Harrington, Kent (A.) 1952-

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HARRINGTON, Kent (A.) 1952-


Born 1952; married. Education: Graduated from San Francisco State University.


Home—San Francisco, CA. Agent—c/o Author Mail, Capra Press, 155 Canon View Road, Santa Barbara, CA 93108.





Dark Ride, St. Martin's Press (New York, NY), 1996.

Día de los Muertos, Dennis McMillan Publications (Tucson, AZ), 1997.

The American Boys, Dennis McMillan Publications (Tucson, AZ), 2000.

The Tattooed Muse, Dennis McMillan Publications (Tucson, AZ), 2001.

Contributor to Measures of Poison, Dennis McMillan Publications (Tucson, AZ), 2000.


Kent Harrington writes noir fiction. His novels, with their graphic violence and troubled protagonists, have been compared to the works of Jim Thompson and James M. Cain. In an interview with the Partners & Crime Mystery Booksellers Web site, Harrington said that he started writing because "I was very broke and had been doing a job where people shot at me quite a lot, and I mean with bullets." Harrington stated that noir appeals to him because it "is very strict in terms of its tone and architecture but incredibly liberal about intellectual spin."

Harrington's first novel, Dark Ride, portrays Jimmy Rogers, a promising athlete and heir to his father's lucrative wine business. Instead of becoming successful, Jimmy is involved in drug abuse, sexual obsession, and murder. A Publishers Weekly reviewer called Harrington a "stylish writer" and admired his "refreshing contempt for Jimmy's dim-wittedness." However, the reviewer disliked Harrington's "herky-jerky plotting and [his] habit of signaling his intentions." Booklist critic Thomas Gaughan remarked that "the sex and violence are remarkably graphic and ugly, but they're not gratuitous."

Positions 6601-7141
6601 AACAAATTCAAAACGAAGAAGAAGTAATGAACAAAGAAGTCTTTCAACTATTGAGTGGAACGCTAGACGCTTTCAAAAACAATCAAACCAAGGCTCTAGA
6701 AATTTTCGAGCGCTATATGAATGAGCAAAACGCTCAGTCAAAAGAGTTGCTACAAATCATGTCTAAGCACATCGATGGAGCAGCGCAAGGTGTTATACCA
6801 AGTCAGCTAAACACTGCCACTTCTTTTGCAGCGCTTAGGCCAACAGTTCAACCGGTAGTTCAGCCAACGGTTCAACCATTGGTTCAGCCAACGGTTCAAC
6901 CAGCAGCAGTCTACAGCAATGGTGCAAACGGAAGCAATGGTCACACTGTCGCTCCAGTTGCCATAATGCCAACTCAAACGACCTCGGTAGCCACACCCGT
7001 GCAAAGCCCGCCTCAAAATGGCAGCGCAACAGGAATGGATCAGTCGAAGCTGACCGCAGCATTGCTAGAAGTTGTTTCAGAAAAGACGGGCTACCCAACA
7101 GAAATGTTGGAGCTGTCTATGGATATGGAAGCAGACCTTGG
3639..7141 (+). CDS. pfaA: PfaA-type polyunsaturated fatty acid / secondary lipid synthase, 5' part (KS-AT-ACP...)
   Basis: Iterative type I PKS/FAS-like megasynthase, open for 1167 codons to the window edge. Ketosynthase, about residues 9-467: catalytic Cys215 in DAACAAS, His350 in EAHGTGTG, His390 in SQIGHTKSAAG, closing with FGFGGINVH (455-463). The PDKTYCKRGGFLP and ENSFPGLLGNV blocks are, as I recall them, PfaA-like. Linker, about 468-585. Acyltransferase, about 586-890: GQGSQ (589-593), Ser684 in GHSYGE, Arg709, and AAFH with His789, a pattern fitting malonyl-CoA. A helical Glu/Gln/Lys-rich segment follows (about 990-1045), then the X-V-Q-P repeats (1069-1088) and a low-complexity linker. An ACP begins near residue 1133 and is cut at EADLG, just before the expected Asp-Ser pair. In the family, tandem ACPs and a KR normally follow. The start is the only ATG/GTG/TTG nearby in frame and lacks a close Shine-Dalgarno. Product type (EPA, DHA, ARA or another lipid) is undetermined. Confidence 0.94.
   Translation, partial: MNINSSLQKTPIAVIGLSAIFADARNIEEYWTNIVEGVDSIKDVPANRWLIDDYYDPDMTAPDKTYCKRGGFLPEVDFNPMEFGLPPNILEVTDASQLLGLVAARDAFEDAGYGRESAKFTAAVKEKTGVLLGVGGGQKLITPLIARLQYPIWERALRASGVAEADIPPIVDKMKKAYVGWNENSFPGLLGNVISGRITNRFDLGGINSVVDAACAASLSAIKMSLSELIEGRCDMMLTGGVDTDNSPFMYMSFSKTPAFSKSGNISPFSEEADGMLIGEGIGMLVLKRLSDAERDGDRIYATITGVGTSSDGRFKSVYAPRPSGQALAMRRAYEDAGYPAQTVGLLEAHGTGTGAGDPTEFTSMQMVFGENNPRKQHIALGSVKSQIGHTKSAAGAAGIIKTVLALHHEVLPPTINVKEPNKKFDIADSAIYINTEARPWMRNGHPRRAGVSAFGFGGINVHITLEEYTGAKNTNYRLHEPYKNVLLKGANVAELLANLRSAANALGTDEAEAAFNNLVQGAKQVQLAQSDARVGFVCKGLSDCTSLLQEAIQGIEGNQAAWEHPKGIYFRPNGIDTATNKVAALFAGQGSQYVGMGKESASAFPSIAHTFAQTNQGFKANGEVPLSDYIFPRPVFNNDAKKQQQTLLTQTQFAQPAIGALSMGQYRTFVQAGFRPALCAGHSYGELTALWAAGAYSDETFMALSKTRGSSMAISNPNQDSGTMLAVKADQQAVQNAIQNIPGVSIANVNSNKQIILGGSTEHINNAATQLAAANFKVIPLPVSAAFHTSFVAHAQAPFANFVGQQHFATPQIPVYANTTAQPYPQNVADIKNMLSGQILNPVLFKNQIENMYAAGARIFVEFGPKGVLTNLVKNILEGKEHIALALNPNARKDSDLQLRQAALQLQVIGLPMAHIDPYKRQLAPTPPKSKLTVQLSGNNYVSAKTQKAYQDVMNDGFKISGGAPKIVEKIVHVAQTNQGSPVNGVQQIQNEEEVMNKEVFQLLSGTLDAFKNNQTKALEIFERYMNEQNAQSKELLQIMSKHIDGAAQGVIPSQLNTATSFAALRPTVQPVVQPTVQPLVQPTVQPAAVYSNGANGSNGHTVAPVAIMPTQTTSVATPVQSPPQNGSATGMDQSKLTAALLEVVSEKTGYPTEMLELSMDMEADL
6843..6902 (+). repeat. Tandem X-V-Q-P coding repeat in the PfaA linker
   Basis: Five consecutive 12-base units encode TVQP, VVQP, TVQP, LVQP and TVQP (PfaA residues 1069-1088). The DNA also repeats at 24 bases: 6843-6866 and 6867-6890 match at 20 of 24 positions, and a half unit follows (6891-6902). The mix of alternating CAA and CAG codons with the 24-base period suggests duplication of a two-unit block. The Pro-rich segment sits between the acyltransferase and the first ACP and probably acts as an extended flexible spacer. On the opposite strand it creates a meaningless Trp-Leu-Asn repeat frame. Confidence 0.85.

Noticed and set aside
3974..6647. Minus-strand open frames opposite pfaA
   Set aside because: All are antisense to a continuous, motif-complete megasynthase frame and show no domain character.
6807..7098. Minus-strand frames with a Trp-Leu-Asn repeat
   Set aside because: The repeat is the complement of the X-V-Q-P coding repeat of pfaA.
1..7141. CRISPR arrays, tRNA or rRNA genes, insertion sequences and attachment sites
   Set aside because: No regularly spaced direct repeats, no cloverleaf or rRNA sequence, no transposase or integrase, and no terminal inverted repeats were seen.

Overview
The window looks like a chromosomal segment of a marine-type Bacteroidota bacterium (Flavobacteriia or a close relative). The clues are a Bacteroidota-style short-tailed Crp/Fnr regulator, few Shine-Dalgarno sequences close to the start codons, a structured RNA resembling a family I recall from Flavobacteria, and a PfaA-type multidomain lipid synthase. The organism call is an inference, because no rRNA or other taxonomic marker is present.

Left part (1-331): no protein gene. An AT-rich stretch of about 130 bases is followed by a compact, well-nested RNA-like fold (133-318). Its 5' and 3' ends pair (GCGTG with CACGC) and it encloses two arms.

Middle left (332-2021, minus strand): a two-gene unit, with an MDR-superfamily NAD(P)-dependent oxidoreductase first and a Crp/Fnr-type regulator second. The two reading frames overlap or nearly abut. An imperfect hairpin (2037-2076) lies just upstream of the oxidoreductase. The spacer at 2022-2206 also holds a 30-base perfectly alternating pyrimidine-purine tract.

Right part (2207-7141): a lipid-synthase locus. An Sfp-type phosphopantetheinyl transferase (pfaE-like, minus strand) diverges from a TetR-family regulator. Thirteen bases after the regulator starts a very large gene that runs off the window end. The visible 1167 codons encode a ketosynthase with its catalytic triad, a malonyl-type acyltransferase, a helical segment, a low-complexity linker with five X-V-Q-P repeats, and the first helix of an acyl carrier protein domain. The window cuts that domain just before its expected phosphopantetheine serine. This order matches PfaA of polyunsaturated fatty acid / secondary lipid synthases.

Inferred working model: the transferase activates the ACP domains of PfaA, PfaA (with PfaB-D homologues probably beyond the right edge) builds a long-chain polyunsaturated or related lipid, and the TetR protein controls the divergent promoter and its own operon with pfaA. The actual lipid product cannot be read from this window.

The Tattooed Muse is Harrington's tribute to famed film director Alfred Hitchcock. Martin Anderson, a struggling writer experiencing his first success, begins to lose his memory and suffer delusions. Anderson believes that there is a blonde woman haunting San Francisco's Coit Tower. Booklist critic Thomas Gaughan admitted that experienced noir readers will see through the plot, but noted that "the treachery that fills the second half of the book, and the tormented character of the man who solves the mystery, are worth the ride."

Harrington's novel Día de los Muertos tells the story of corrupt DEA Agent Vince Calhoun. Calhoun smuggles people over the border, and he has a large gambling debt and an ex-girlfriend who has just returned from prison. A Publishers Weekly reviewer commented that although the book had a lot going for it, Vince Calhoun "creates all his own trouble"; as a result, readers cease to care about him. Alex Law, the protagonist in The American Boys, is a washed-up CIA agent who becomes involved in a conspiracy between high-ranking officials and drug cartels. A Publishers Weekly contributor described Harrington's political thriller as "edge-of-the-seat reading from start to finish." The contributor also commended Harrington for understanding that "good suspense novels work because they are not about events, but about the people embroiled in the action."



Booklist, December 15, 1995, Thomas Gaughan, review of Dark Ride, p. 688; November 15, 2001, Gaughan, review of The Tattooed Muse, p. 557.

Publishers Weekly, December 4, 1995, review of Dark Ride, p. 53; November 10, 1997, review of Día de los Muertos, p. 56; April 17, 2000, review of The American Boys, p. 49.


Partners & Crime Mystery Booksellers Web site,http://www.crimepays.com/ (August 6, 2004), interview with Kent Harrington.*

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